TRAINING TUTORS TO PROMOTE SELF-DIRECTED LEARNING AMONG UNIVERSITY-BOUND ENGLISH LANGUAGE STUDENTS

Autores/as

  • Melissa Williamson Hawkins University of Alabama at Birmingham
  • Josephine Prado University of Alabama at Birmingham (USA)
  • Julia Austin University of Alabama at Birmingham (USA)

Resumen

Instructors who teach in English as Second Language (ESL) programs must balance time allotted to teach
academic English with the numerous study skills needed by university-bound English learners. However, for these
language learners to close language-learning gaps independently and achieve higher levels of communicative
competence, they must assume increasingly greater degrees of autonomy in their own language learning process.
Although a high level of self-direction is needed, it is not a characteristic that is common to all students. Through
explicit instruction, teachers can scaffold language learners as they implement feasible, concrete actions towards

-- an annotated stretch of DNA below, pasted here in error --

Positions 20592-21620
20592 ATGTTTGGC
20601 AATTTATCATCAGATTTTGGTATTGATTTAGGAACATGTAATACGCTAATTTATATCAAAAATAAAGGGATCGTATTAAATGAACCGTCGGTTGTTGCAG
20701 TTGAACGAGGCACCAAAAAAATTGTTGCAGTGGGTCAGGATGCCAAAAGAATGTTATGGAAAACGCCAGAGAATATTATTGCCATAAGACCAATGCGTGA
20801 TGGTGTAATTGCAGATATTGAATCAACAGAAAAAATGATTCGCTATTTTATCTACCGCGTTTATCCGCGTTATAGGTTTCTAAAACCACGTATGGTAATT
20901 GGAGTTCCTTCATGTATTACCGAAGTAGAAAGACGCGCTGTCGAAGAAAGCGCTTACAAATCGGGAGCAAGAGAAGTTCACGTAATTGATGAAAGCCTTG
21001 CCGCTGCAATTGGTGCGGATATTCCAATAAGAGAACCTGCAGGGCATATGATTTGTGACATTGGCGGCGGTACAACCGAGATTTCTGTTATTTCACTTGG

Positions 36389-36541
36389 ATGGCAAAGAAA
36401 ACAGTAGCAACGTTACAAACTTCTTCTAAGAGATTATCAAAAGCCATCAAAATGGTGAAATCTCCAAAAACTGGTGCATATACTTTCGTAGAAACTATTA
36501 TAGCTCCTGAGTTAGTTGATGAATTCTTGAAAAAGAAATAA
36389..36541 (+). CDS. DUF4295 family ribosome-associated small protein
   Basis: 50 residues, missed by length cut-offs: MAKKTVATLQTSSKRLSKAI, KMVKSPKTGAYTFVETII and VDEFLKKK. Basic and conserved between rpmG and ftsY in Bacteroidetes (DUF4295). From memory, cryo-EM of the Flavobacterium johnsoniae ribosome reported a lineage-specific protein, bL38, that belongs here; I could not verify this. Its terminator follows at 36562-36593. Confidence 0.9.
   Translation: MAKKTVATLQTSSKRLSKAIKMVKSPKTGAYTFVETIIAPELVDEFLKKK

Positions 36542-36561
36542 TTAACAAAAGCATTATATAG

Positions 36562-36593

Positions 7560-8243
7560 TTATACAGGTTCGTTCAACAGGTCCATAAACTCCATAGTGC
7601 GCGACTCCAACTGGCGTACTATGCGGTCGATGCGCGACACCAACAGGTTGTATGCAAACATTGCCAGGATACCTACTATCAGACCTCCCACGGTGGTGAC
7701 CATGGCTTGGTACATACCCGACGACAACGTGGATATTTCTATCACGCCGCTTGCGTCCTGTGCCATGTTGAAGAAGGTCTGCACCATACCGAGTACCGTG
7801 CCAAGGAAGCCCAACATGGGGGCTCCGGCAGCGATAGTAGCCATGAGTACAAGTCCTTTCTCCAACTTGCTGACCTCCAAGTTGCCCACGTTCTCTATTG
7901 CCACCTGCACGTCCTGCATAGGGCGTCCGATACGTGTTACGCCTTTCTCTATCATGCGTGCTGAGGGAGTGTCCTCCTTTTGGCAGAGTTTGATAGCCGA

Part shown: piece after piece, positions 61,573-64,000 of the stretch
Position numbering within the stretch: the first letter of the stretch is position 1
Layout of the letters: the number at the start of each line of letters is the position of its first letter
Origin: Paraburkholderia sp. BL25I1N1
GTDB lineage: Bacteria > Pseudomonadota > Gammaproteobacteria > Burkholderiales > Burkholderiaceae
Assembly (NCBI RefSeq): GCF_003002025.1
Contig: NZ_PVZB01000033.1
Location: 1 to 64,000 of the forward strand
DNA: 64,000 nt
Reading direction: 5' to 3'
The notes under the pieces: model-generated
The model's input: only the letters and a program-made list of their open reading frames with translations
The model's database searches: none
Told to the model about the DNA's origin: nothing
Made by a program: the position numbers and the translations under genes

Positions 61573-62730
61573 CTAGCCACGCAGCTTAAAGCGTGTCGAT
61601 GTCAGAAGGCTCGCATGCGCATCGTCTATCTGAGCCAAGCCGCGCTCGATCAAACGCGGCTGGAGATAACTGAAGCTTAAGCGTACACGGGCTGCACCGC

language-learning autonomy. In an ESL program at a southeastern U.S. university, the current qualitative study
explored the effects of explicit instruction on self-directed learning (SDL) strategies. Study participants were ESL
tutors. After being trained in SDL strategies, these tutors recommended SDL strategies to their tutees in individual
tutoring sessions. Findings revealed 4 main categories of SDL assignments recommended by these tutors to their
tutees across one semester. Implications from this study suggest that language programs should train teachers and
tutors in SDL principles, in the role of SDL in language development, and in strategies for promoting SDL among
language learners.

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Publicado

2020-11-17